The world can be terrifying at times. Whether you’re afraid of the economy bottoming out again or glaciers melting, you need to be prepared.

Many people die from exposure every year, but what is exposure? Dying of exposure outdoors isn’t just heat stroke or sunburns. Exposure deaths are usually due to dehydration. In order to survive exposure, you need to have a clean source of water and non-contaminated food, as well as sunscreen and other protective materials to help you protect yourself from the elements.

This article is going to help you out by giving you survival tips that were used during the Great Depression so you can be prepared for any situation that may arise.

The Great Depression wasn’t completely terrible for every single person in the United States. Some people weren’t even aware of the Depression, because they were self-sufficient. People in cities with typical jobs found it difficult to provide for their families. Stocks and bonds lost value, and money got harder and harder to acquire.

Your first step for survival is to be frugal. It may seem obvious, but just hear me out. During the Great Depression, being frugal was one of the most important survival techniques that allowed people to retain a small sense of normalcy. Being frugal can make it sound like you’re being stingy or even unfriendly. When you hear the word “frugal,” Ebenezer Scrooge might come to mind!

Have you heard of FOMO? It’s the Fear Of Missing Out. And that comes with being frugal. When you stop buying things that you don’t really need, you can save a lot of money. Why keep up with the Joneses when you need to keep up with yourself first?

Remember that you only present some of your best qualities to your neighbors, friends, and family. Other people do the same. They may seem like they’re doing great when they’re actually struggling. Unless you can hop into someone’s mind and learn about everything they’re doing, you don’t know what their situation is like. Maybe that brand-new car your neighbor got was a gift from a parent who recently passed away. You just don’t know for sure! So live within your means without trying to account for what everyone else seems to be doing.

Work on learning how to budget yourself and then teach your children - or anyone else who needs to learn these lessons - how to do the same themselves. Rather than following what everyone else is doing, just lead by your own example.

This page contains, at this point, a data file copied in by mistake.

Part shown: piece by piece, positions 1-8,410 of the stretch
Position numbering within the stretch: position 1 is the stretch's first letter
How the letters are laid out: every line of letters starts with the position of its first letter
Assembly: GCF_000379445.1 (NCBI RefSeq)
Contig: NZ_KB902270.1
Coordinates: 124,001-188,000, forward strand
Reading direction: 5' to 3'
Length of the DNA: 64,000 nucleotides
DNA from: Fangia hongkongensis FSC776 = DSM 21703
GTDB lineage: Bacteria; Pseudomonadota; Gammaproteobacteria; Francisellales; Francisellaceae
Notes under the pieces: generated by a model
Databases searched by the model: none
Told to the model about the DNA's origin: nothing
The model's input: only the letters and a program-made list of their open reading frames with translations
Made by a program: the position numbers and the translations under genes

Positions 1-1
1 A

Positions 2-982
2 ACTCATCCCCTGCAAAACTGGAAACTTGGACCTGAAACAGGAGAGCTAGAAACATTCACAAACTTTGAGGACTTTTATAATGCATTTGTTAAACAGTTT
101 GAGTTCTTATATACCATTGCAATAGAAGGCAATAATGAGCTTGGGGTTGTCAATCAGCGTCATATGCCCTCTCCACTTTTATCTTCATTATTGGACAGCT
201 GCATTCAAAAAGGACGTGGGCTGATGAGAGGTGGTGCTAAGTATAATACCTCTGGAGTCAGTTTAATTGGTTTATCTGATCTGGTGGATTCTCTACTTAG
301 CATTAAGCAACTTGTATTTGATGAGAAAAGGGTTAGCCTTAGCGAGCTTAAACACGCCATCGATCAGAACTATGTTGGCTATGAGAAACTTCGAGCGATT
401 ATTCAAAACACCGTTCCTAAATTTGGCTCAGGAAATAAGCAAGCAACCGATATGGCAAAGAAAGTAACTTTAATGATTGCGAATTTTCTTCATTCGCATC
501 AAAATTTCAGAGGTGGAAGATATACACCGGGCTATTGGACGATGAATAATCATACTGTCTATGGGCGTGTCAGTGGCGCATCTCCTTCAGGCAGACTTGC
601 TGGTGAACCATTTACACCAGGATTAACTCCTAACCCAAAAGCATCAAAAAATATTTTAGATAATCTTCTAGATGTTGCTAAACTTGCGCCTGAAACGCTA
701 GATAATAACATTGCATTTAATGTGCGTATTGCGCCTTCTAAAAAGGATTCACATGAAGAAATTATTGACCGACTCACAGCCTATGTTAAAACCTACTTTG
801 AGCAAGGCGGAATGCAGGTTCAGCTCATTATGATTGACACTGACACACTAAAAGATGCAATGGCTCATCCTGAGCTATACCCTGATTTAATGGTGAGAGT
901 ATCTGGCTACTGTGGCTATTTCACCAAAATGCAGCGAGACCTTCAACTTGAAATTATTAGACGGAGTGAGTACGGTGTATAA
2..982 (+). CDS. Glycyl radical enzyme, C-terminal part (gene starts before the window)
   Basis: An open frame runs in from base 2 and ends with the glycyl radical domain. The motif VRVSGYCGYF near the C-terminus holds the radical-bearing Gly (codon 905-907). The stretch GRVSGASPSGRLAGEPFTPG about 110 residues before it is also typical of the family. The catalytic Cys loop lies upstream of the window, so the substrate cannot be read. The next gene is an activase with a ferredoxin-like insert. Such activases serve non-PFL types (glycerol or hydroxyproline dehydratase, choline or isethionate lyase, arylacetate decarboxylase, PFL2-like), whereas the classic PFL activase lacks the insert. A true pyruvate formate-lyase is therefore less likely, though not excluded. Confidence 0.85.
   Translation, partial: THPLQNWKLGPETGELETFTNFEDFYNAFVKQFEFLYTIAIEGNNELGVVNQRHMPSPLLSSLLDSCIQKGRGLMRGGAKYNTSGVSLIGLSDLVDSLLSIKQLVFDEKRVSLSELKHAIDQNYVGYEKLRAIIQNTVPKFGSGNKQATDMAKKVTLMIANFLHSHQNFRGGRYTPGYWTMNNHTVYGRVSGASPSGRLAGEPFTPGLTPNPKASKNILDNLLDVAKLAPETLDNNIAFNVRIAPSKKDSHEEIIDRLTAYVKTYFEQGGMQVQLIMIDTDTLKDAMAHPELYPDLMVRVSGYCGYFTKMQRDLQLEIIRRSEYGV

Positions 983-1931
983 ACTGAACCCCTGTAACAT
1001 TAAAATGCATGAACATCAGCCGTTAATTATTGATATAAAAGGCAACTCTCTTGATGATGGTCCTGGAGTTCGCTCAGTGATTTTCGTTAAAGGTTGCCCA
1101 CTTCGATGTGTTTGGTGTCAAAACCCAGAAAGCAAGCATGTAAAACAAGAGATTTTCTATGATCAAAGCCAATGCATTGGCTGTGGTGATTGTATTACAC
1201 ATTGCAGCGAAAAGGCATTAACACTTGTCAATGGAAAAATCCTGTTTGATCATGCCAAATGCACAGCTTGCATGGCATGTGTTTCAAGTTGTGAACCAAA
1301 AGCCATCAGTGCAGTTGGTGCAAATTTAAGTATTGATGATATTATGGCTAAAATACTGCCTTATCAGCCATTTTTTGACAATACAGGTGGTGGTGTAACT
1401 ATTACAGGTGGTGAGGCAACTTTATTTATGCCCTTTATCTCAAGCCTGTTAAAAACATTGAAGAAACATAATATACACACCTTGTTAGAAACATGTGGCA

Ask yourself: What do I need? What’s a necessity, and what’s a waste? Minimalizing is a great way to save money and house space. Being self-sufficient becomes easier when you realize how much money you waste on a yearly basis. You don’t have to completely deprive yourself of the things you enjoy—after all, being happy is one of the greatest ways to stay healthy. But you need to ask yourself what you’re going to be using a year from now and what will end up in the attic just a few months after Christmas.

When I’m especially crunched for cash, I use this motto: if I can’t eat it, I don’t need it.

If you can alternate between your previous spending ways (if they weren’t too extreme) and living frugally, you’ll be able to do what you like while cutting down on clutter and waste.

It also helps to find happiness in things that are simple and inexpensive. Spending time with people you care about is priceless. Going to the park is free. Learning how to fish is one of the best survival tips you can get. It can start out pretty pricey but can lead you to being more self-sufficient, especially if you can learn how to prepare your fish for eating.

When you were a kid, you may have found entertainment outdoors or even in the form of books. If you like to read, you can drop a little money on an e-reader and then purchase books in mobile formats. Many books are only 99 cents online now, and any books in the public domain can be found for free! A lot of libraries now offer digital editions of their books that you can check out on your device. Not only is it cheaper to go digital, but it also saves you precious house space. It can be really easy to fill up a book shelf, but e-readers and tablets can hold way more than your shelves ever could.

You can also find other simple ways to have fun, like sports or sitting on a swing. You can easily set up a swing in your own backyard if you have a tree you can use! You can also build a treehouse, do puzzles, learn how to play an instrument, host dance-offs, bird-watch, learn how to jump-rope, hold board-game nights, or even bust out that old chalk for a game of hopscotch.